So here’s my baked brie for this week’s pot luck:

  • My family’s visit to the family farm last weekend fell on a weekend when work needed to be done for my cousin’s new blueberry endeavors. How wonderful to spend that time growing food with my family in the south Georgia sun. That and the slip and slide was also very cool:). Anyway all this had me thinking about what it means to have a Sense of Place. I think that will be my next set of musings
  • I made my first batch of laundry detergent and it’s brought my cost per load to about a cent. It took me 35 min of work and I’m sure I can do it in less time next time. I have detergent coming out of my yen yang, too! Oh and more importantly, it works – well – in my high efficiency machine. Well done, Suite101.com:

Making your own Laundry Detergent

  • I have all the ingredients I need to make my first batch of sunscreen. Keep your fingers crossed/thumbs held for me, please! I’ll let you know how it goes!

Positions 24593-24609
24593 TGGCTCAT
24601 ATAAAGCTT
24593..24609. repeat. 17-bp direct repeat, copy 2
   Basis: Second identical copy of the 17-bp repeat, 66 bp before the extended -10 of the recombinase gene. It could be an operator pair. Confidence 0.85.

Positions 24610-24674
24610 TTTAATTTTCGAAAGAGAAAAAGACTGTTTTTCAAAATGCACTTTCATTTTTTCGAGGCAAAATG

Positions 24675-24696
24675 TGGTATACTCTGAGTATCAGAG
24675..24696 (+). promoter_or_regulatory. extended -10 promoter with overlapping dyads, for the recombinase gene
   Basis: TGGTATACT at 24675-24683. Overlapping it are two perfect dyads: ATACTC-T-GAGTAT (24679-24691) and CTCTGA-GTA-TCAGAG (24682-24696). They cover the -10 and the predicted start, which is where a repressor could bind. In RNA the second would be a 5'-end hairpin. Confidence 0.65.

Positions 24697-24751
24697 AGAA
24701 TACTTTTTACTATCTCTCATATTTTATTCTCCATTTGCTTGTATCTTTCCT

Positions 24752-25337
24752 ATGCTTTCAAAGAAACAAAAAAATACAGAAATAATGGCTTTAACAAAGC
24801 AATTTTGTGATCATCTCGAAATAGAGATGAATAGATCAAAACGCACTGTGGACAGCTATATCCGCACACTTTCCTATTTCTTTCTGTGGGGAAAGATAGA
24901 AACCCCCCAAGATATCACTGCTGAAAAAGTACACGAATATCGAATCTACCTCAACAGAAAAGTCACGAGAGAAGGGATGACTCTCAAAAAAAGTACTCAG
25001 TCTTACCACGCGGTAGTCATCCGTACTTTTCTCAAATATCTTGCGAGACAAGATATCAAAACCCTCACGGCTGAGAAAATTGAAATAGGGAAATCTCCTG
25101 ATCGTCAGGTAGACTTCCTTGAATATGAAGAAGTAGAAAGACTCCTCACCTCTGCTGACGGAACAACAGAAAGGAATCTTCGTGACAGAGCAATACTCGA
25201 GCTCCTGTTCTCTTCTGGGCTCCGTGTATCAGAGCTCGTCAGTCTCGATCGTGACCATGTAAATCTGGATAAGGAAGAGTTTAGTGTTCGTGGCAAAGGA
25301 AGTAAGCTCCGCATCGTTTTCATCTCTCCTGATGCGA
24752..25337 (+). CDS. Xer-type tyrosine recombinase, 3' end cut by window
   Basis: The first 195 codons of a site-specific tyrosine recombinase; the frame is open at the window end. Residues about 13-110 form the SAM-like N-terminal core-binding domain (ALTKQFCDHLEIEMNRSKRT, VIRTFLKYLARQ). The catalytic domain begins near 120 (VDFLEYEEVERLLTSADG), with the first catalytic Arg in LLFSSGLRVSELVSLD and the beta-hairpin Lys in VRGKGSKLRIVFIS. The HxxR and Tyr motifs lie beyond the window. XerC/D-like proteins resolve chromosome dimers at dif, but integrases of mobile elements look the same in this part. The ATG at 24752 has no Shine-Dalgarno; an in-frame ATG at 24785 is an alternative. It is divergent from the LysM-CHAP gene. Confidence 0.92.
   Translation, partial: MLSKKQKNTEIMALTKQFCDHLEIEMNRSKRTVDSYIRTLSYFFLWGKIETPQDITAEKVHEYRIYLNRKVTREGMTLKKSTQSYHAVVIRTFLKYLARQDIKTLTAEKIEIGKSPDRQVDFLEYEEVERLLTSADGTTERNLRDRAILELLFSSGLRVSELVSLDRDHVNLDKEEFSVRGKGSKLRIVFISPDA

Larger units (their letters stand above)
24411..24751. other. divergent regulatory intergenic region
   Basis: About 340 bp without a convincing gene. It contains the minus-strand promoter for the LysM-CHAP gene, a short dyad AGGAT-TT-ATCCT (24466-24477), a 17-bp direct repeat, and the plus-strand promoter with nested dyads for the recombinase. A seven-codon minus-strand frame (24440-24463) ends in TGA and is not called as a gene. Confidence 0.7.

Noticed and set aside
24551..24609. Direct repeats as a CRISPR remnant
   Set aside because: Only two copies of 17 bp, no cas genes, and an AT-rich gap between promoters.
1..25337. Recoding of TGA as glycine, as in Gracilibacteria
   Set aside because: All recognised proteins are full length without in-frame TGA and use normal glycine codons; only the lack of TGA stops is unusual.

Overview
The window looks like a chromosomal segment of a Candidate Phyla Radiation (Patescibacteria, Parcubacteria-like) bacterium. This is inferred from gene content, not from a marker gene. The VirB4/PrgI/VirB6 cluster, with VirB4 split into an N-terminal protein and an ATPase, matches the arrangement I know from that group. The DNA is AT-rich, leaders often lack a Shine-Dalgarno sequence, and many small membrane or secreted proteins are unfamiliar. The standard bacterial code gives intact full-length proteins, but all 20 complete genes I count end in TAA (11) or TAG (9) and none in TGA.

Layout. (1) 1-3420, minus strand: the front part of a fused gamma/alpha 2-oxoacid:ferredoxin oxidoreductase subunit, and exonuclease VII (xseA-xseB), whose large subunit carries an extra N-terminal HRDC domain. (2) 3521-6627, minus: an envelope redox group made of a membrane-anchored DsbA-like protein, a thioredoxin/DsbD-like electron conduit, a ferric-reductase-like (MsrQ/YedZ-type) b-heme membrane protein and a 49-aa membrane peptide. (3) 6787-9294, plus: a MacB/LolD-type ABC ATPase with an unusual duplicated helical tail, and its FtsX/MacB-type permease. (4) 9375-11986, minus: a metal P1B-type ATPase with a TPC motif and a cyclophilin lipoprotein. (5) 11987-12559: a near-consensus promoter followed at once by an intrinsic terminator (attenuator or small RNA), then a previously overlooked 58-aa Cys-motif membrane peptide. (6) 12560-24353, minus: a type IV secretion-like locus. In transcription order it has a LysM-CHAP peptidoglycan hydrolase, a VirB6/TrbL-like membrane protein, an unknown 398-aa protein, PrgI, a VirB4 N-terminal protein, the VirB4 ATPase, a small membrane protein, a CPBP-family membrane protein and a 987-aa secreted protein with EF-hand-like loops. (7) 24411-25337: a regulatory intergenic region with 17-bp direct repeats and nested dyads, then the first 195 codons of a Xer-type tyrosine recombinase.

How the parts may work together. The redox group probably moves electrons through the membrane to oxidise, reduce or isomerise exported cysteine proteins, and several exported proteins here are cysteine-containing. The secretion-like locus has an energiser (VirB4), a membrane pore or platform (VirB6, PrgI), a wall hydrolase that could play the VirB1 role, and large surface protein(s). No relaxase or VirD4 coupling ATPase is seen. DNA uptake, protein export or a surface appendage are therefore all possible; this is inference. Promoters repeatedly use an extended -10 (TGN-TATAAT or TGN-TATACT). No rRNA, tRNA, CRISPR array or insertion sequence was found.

• Have you planted everything you planned to plant this year? I still have some things that need to get in the ground…I’m getting behind…

Hope everyone has a great week! 🙂

Pot Luck Kindness 2010: The Big 3-0

Yay, I'm 30!

Yay, I'm 30!

Last month I read Robyn Bomar’s How I Celebrated My Birthday (aka 38 Random Acts of Robyn) and was inspired. Have you seen this yet? Robyn decided she would spend her 38th birthday doing 38 random acts of kindness. She made a list and spent the day running around town with several members of her family doing random acts of kindness. What’s more, she asked her “friends, readers, Facebook fans and fellow Twitter-ers to each perform one Random Act of Kindness and to let [her] know about it throughout the day”. What good stuff, man! I wanna put some goodness like that out there!

So here I am, a few days from my thirtieth birthday and I haven’t gotten my act together. I actually considered doing a belated Earth Day post this week because the work involved to pull together something like Robyn pulled together is not work I want to be doing this week. Can you believe I would let lazy beat out good karma on an occasion such as this?

I do feel like it’s a special birthday. I own it, I love it and I feel somehow as though I’ve turned a corner in the past few months and I am so very excited for the me walking into my thirties. I had a lovely meeting today for the Netweaving Pay It Forward Week and this evening I spent $28 on $50 worth of groceries – a milestone in frugality. Two for two, man…can’t I make this idea work for me somehow?

Well, maybe with some help;)